Curate and Summarize

Set a timer for 60-minutes

Once you’ve filled a database or notebook with mountains of information, now you must sift through it and find what is more useful for helping you develop an understanding of the subject.

During this stage, you must be very efficient with your time. Take 60-minutes to go through everything you’ve collected, looking for patterns and trends, identifying key facts and information, and pulling out anything that feels important.

The goal is to distill all of the most important informations, facts, and ideas into a single note.

I call this the Master Note. The Master Note then becomes your central information hub for this subject. You can add to it at any time as you find new information.


Set a timer for 30-minutes

Once you’ve created an information-rich Master Note, it’s time to review. During this 30-minute review, make sure to spend the majority of the time seeking to satisfy the requirements of the original scope.

Feel free to add your own ideas and emotional reactions to the Master Note throughout this review process. This helps to anchor information to emotion and personal narrative which will enhance your likelihood of recalling the information later.


Set a timer for 30-minutes

Now that the review is done, get ready to teach what you’ve learned. It’s often been said that the best way to learn something is to teach it.

Open a separate document and begin to create a course curriculum to teach others about what you’ve just learned. Not only can you use this as a guide for later conversations about the subject, but also a review for yourself as the information begins to fade in your mind.

Use the original defined scope as a guide.

So, you’re an expert now, right?

I don’t want anyone to get the wrong idea about this exercise so, I’ll say it plainly:

You still probably don’t know enough about the subject to change the world.

But, you did begin.

This one time, 3-hour event will advance your understanding. But Learning is not a one time, 3-hour event. The real gains take shape when you continue to do this sort of exercise again and again. That is how you develop a well-rounded, deep understanding of a subject matter.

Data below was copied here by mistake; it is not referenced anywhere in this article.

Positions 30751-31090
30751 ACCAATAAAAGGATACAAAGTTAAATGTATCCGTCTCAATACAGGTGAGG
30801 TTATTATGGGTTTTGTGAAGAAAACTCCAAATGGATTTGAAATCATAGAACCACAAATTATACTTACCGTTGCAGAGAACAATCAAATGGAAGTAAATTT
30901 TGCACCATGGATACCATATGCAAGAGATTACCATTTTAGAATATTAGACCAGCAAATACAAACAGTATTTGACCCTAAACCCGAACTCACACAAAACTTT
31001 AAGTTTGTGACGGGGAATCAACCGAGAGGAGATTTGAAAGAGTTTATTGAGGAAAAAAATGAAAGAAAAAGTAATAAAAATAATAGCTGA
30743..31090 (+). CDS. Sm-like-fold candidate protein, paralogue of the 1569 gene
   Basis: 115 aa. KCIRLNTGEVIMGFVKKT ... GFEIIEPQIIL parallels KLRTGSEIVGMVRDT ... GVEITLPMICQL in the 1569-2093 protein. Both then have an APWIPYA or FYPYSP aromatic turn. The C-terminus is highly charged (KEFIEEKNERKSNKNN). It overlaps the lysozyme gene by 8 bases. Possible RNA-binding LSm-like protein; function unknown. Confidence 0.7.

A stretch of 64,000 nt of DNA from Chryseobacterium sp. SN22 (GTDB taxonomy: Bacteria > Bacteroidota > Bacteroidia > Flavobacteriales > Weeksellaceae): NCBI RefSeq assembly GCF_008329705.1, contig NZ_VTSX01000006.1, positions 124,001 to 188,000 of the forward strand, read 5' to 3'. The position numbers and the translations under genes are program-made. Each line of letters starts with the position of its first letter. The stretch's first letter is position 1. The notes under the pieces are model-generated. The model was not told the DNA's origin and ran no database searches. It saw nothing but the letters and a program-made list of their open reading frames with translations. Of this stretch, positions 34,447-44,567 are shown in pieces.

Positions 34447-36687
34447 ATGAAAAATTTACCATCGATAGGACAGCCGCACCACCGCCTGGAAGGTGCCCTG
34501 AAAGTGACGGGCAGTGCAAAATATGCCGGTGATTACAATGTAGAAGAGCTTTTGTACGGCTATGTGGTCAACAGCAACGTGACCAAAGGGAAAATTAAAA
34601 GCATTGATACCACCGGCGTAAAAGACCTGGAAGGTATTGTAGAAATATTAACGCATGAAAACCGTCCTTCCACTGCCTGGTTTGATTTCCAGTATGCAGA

Learning is one massively important ability that gives us the potential to affect change in the world. But it’s not everything. Luckily, the other skills we need, all reinforce that learning, or point us in the direction of the things we must learn next.

Unlike what some of the more basic comic book runs might have you believe, we can’t punch our way out of most problems. Even if we could, we would still need to know a lot more about who, what, when, where, why, and how we should throw those punches.

The method above is a start. The key is to keep doing it.

P.S. If you do this, please tell me about it. Either email me or comment on this post.

I hope you enjoyed this post.

If this is your first time here or you haven’t yet become a subscriber, I hope you’ll join me.

If you’re already a subscriber, I hope you love it enough to help support my work as a writer by becoming a member, where you’ll also get all sorts of other benefits.


Similar Posts

Leave a Reply

Your email address will not be published. Required fields are marked *